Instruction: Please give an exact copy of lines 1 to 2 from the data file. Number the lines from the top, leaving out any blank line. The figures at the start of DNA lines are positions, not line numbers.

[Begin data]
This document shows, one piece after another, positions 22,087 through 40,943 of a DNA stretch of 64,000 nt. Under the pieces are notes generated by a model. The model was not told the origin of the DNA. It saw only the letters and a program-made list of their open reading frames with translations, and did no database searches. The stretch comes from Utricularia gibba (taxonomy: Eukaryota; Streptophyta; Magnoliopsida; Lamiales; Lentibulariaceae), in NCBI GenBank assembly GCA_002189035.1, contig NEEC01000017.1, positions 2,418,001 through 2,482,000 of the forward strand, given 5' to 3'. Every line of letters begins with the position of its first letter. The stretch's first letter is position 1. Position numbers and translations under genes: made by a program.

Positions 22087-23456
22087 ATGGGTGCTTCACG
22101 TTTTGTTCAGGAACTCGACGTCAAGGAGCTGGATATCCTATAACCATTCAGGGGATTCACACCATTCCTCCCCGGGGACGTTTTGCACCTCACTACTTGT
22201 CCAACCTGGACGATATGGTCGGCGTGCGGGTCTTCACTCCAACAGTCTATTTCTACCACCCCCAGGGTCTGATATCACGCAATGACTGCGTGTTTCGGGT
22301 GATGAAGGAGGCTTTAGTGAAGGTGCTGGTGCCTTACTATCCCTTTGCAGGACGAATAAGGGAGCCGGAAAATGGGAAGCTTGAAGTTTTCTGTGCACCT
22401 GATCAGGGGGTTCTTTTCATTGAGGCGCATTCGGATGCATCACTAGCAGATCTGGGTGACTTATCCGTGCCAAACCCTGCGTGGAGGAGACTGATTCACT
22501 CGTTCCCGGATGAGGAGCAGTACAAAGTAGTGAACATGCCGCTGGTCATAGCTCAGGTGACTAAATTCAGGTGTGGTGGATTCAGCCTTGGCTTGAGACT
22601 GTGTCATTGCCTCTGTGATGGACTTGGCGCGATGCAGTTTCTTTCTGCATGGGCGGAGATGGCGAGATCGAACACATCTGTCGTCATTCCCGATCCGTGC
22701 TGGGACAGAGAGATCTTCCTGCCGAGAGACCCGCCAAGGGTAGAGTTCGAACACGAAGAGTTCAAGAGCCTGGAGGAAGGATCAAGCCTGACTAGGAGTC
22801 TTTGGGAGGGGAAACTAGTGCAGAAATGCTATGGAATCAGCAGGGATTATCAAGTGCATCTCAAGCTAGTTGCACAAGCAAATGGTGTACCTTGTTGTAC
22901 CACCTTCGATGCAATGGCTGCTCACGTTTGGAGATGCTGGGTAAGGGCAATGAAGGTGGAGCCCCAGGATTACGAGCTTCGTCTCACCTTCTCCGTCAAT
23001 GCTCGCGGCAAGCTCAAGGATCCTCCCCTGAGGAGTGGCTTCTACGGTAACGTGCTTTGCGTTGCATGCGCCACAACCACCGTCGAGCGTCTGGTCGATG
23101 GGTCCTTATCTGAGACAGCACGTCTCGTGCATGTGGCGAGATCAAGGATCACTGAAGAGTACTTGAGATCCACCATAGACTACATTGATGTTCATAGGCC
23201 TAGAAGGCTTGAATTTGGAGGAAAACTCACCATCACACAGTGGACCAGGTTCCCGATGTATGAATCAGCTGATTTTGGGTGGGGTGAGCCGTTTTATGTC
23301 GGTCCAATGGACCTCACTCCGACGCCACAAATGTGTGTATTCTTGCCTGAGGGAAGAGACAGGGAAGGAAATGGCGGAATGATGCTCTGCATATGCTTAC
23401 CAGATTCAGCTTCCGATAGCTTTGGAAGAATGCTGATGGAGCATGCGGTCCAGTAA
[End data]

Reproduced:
This document shows, one piece after another, positions 22,087 through 40,943 of a DNA stretch of 64,000 nt. Under the pieces are notes generated by a model. The model was not told the origin of the DNA. It saw only the letters and a program-made list of their open reading frames with translations, and did no database searches. The stretch comes from Utricularia gibba (taxonomy: Eukaryota; Streptophyta; Magnoliopsida; Lamiales; Lentibulariaceae), in NCBI GenBank assembly GCA_002189035.1, contig NEEC01000017.1, positions 2,418,001 through 2,482,000 of the forward strand, given 5' to 3'. Every line of letters begins with the position of its first letter. The stretch's first letter is position 1. Position numbers and translations under genes: made by a program.

Positions 22087-23456